• New Fund Risk — The Fund recently commenced operations, has a limited operating history, and started operations with a small asset base. There can be no assurance that the Fund will be successful or grow to or maintain a viable size, that an active trading market for the Fund’s shares will develop or be maintained, or that the Fund’s shares’ listing will continue unchanged.
It is the policy of the Funds (excluding, Managed Futures Strategy ETF, Crude Oil Strategy ETF, CDS Short North American HY Credit ETF, Bitcoin Futures Strategy ETF, Blockchain/Bitcoin Strategy ETF, Bitcoin Futures/Equity Strategy ETF, and Short Bitcoin Futures Strategy ETF) to pursue their investment objectives of correlating with their indices regardless of market conditions, to attempt to remain nearly fully invested and not to take defensive positions.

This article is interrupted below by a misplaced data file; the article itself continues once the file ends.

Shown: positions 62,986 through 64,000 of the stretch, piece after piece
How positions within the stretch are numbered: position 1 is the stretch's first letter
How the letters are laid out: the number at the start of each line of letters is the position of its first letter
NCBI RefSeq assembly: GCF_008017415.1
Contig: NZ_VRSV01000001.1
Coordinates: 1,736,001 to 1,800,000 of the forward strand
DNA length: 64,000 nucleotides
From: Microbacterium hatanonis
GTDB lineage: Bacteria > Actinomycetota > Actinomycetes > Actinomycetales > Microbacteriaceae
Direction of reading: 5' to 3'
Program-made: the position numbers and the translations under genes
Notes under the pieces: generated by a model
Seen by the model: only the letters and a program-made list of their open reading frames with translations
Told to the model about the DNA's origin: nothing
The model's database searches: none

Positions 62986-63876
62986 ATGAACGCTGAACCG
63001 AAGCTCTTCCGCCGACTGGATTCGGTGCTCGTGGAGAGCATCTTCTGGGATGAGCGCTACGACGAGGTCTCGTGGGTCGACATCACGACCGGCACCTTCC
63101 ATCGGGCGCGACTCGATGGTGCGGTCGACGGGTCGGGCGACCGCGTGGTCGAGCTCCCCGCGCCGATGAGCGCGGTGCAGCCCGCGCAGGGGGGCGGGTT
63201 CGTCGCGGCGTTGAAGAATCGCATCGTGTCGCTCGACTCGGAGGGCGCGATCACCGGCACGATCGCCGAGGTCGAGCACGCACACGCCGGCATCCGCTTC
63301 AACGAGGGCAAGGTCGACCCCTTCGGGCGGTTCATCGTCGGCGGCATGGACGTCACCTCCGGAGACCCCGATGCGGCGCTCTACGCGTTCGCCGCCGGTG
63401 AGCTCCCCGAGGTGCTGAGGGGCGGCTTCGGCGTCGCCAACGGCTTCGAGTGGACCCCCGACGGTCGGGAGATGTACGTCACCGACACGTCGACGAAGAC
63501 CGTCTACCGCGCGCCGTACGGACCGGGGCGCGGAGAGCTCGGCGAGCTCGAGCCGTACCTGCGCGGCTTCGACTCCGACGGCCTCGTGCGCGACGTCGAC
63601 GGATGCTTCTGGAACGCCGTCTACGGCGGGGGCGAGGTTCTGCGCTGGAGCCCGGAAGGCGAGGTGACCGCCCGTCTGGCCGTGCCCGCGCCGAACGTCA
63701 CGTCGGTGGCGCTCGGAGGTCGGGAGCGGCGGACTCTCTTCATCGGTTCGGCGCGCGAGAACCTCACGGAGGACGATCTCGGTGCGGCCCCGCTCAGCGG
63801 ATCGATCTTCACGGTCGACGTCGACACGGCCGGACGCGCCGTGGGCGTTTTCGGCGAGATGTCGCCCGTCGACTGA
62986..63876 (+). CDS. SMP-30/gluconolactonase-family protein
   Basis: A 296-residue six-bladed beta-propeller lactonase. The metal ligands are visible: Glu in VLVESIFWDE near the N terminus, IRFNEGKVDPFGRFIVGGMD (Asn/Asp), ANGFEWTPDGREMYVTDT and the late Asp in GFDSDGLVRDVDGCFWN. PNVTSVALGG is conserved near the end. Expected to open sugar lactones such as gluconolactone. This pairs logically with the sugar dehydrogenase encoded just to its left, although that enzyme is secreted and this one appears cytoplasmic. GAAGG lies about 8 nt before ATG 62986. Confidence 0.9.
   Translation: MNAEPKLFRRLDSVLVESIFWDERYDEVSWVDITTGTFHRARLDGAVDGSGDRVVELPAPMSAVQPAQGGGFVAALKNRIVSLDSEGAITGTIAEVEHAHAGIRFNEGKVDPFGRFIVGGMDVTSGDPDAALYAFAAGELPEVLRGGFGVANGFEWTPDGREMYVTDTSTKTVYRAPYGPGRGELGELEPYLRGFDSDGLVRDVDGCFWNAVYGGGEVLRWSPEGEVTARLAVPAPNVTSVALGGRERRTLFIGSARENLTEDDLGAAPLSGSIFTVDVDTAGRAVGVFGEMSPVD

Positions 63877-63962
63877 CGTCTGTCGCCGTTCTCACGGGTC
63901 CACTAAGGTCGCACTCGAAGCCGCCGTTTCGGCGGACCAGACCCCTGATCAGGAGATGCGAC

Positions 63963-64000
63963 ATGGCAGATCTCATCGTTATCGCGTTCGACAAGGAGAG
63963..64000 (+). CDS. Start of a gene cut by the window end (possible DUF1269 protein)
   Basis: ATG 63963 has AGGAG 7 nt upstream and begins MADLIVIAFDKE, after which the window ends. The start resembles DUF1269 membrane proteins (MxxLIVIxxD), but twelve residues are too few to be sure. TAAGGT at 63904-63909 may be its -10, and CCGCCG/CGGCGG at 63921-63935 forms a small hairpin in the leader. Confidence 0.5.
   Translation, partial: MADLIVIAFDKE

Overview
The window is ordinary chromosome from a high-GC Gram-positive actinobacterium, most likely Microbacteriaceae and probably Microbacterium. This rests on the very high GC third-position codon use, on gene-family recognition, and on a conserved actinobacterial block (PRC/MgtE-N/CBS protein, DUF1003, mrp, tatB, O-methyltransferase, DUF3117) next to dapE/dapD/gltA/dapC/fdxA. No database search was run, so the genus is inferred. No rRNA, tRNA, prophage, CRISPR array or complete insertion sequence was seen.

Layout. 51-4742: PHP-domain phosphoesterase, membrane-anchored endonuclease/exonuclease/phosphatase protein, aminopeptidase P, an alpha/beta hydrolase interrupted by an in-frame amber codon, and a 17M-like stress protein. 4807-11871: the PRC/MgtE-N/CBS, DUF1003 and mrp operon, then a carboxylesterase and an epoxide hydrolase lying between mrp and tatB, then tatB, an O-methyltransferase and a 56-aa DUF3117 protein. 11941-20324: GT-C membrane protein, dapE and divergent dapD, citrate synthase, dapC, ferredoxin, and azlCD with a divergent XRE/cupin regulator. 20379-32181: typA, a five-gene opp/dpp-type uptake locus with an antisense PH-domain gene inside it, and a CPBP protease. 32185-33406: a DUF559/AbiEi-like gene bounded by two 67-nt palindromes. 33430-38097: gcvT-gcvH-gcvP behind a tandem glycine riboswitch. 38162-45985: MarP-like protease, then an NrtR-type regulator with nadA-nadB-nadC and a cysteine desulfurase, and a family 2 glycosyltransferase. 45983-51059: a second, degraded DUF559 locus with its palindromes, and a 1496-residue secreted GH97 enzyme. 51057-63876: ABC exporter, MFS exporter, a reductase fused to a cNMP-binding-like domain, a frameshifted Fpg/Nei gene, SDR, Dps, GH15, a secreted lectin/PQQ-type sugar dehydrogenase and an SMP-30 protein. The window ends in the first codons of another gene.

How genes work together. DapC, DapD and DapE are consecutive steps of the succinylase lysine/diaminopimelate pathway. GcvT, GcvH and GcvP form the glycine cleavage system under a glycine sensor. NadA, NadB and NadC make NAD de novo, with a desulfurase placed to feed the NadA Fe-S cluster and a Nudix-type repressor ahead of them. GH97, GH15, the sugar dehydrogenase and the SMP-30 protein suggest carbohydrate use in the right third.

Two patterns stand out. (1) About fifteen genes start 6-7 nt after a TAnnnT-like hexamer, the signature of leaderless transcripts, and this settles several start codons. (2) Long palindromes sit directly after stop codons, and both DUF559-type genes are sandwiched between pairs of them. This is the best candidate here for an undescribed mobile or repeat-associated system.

Shares may be redeemed only in Creation Units at their NAV next determined after receipt of a redemption request in proper form by the Distributor on any Business Day. The Trust will not redeem Shares in amounts less than Creation Units. Beneficial owners also may sell Shares in the secondary market, but must accumulate enough Shares to constitute a Creation Unit in order to have such Shares redeemed by the Trust. There can be no assurance, however, that there will be sufficient liquidity in the public trading market at any time to permit assembly of a Creation Unit of Shares. Investors should expect to incur brokerage and other costs in connection with assembling a sufficient number of Shares to constitute a redeemable Creation Unit.
Bob's transaction confirms first so he goes on BFE and looks at the contract selections. He wants to trade on the January 9 expiration contract. The orderbook is empty and Bob wants to go long (profit off an increase in bitcoin). Since there are no offers available, he places a limit order in the orderbook for a bid at 400 of 1 contract, using his 0.2btc as collateral for the position.